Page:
It can be tough to remember your own dietary needs when you’re consumed with feeding a baby. Nutritionist Natalia Stasenko, founder of the New York City practice Tribeca Nutrition, reveals what every new mom should–and shouldn’t–be eating, post-baby.
Keep energy levels high (and constipation at bay). Snack on high-fiber foods like whole grain sandwiches with hummus and vegetables, nuts, dried figs, and prunes. You should aim for around 29 grams of fiber and eight cups of water daily.
Feed your mood. Fatigue and poor digestion can affect your mood. Make sure to get enough fiber and protein in the diet and avoid highly processed foods. Leave more room in the diet for lean protein sources, fruits, vegetables, whole grains, and healthy fats.
Continue taking your prenatals. Many women stop taking prenatal supplements once the baby is born, but for breastfeeding moms, the iron and essential fatty acids in prenatals are important for baby’s proper development. Also, make sure to take a calcium supplement if you’re eating fewer than three servings of dairy daily.
Don’t starve yourself. Trying to lose weight too fast is a big mistake. Most women need about 1,800 calories per day postpartum and an additional 300 calories if breastfeeding. With rapid weight loss, toxins stored in fat may get into the breast milk.
Eat breakfast. Many studies point to the importance of breakfast for healthy weight loss and maintaining energy levels.
Eat regularly. Eat three big meals or three smaller meals and two snacks a day—just avoid situations where you are starving, moody from low blood sugar, and ready to eat the whole contents of your kitchen cabinets.
Watch the caffeine. More than 200mg of caffeine a day may interfere with baby’s sleeping. Also, it’s wise to avoid alcohol, although an occasional drink is ok. Alcohol gets into breast milk and can slow your baby’s motor skills development.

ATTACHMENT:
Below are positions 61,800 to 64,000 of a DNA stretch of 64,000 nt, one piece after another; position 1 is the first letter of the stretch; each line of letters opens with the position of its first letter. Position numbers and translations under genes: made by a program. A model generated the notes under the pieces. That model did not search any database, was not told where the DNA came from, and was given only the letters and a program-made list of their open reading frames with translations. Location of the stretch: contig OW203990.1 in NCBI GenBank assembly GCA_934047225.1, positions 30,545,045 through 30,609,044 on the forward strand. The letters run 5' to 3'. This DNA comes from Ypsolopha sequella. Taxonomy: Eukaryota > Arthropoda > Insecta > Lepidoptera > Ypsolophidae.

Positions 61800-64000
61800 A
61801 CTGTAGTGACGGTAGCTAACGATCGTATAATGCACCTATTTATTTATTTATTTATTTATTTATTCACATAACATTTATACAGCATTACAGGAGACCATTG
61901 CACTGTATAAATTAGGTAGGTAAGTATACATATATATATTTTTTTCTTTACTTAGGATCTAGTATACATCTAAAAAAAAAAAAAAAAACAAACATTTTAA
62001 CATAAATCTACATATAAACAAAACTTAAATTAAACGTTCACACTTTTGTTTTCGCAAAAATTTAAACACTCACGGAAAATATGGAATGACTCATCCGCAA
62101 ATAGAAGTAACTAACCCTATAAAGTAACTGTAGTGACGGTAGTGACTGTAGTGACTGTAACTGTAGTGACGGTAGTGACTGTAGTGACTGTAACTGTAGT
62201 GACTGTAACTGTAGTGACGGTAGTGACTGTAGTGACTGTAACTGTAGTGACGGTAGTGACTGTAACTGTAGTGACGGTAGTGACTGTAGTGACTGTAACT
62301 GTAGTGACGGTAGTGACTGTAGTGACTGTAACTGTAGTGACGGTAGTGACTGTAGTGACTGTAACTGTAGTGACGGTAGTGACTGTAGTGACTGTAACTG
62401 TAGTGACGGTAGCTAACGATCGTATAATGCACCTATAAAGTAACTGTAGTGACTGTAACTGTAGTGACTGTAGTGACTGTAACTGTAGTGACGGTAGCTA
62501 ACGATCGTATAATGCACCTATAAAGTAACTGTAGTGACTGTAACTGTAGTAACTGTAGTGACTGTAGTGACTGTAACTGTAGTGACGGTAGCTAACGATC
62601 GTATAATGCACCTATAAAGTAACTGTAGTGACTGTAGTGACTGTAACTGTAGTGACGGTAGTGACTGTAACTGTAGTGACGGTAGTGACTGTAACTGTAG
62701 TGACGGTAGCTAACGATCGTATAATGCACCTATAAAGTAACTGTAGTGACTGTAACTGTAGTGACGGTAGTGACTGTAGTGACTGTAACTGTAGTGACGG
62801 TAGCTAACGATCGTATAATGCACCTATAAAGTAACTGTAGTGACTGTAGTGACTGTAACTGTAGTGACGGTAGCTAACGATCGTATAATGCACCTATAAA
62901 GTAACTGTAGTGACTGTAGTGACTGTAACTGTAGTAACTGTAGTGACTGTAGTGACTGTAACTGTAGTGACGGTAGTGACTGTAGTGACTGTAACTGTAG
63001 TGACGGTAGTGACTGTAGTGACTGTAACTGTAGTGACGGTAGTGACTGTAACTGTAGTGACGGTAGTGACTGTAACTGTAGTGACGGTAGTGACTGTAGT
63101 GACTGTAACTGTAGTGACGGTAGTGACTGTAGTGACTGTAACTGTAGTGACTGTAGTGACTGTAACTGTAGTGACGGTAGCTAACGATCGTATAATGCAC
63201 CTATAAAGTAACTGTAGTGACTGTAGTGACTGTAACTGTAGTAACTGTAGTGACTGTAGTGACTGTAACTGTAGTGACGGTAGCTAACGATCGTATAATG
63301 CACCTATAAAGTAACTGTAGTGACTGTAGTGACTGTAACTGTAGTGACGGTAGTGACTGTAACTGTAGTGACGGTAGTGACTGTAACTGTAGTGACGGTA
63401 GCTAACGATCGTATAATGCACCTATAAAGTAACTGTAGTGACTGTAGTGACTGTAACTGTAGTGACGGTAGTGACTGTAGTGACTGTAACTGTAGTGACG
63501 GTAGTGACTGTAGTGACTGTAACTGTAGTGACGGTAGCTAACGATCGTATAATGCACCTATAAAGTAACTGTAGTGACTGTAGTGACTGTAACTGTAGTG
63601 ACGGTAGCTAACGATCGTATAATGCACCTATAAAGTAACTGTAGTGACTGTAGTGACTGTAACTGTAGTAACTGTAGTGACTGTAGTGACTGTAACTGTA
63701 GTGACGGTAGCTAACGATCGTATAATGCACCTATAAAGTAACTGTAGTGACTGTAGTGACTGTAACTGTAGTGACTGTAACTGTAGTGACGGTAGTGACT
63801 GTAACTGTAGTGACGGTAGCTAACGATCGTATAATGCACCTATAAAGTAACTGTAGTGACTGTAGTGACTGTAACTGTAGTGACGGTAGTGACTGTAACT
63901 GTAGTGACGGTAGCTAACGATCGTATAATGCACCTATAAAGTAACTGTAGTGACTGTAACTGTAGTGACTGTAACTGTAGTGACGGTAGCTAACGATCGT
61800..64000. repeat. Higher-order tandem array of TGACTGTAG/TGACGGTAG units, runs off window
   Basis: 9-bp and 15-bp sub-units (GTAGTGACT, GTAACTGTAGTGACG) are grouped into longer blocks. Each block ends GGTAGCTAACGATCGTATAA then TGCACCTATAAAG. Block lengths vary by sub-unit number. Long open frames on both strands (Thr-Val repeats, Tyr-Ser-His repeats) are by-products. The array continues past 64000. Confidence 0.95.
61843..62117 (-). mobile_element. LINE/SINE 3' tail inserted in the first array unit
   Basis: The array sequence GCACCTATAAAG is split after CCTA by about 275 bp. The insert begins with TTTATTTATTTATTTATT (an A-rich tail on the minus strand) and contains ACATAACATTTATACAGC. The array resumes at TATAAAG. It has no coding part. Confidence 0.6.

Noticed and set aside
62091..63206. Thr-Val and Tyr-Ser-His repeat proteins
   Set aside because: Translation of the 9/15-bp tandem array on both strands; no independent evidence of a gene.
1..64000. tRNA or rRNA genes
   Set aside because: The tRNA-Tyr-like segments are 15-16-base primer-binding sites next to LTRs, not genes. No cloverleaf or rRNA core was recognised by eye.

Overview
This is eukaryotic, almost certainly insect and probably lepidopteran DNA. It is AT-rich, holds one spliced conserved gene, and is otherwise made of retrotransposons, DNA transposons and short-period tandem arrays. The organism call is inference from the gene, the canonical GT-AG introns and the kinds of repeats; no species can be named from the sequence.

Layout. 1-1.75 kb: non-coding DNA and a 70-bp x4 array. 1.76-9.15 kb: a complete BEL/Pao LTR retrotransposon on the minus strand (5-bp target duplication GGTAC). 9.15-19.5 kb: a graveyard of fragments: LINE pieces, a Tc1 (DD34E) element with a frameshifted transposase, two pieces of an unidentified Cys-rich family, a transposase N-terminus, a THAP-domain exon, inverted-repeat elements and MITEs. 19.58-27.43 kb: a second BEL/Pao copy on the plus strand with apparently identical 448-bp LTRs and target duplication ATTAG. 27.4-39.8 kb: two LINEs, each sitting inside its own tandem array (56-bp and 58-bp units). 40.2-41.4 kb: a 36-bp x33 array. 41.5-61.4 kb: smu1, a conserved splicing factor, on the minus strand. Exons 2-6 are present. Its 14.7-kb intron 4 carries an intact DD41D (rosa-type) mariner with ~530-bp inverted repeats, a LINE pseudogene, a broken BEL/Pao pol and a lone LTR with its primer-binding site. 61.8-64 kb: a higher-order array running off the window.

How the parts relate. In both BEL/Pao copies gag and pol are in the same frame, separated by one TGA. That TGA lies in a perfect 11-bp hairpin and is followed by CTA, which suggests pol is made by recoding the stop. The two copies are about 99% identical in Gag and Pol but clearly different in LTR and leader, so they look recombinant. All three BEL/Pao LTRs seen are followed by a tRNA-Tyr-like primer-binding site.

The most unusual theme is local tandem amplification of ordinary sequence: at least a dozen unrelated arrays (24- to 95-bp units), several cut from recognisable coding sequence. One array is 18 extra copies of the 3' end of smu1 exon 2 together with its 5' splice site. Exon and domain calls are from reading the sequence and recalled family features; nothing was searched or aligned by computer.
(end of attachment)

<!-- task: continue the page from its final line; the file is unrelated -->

Stay on mercury alert. Steer away from large predator fish like swordfish, tilefish, king mackerel, and shark. Shrimp, canned light tuna, salmon, sardines, pollock, catfish and tilapia are lower in mercury—you can eat up to 12 ounces of these weekly.
Boost your DHA intake. The Omega 3 fatty acid is found in coldwater fish, flaxseeds, and chia seeds, and has been shown to reduce incidence of depression.
Consider taking a B12 supplement. Especially if you’re staying away from animal foods.
Keep it fresh. Limit your consumption of food additives by eating lots of fresh produce and minimally processed foods. Snack on nuts, wholegrain crackers, or fruits and vegetables with a yogurt or a dip—especially if you’re breastfeeding.
Beware of endocrine disruptors. Choose lean meats, low-fat or fat-free dairy products, and avoid buying and microwaving foods in plastic packaging.
Stay hydrated. Above all, be sure to drink a lot of water, especially if you’re breastfeeding.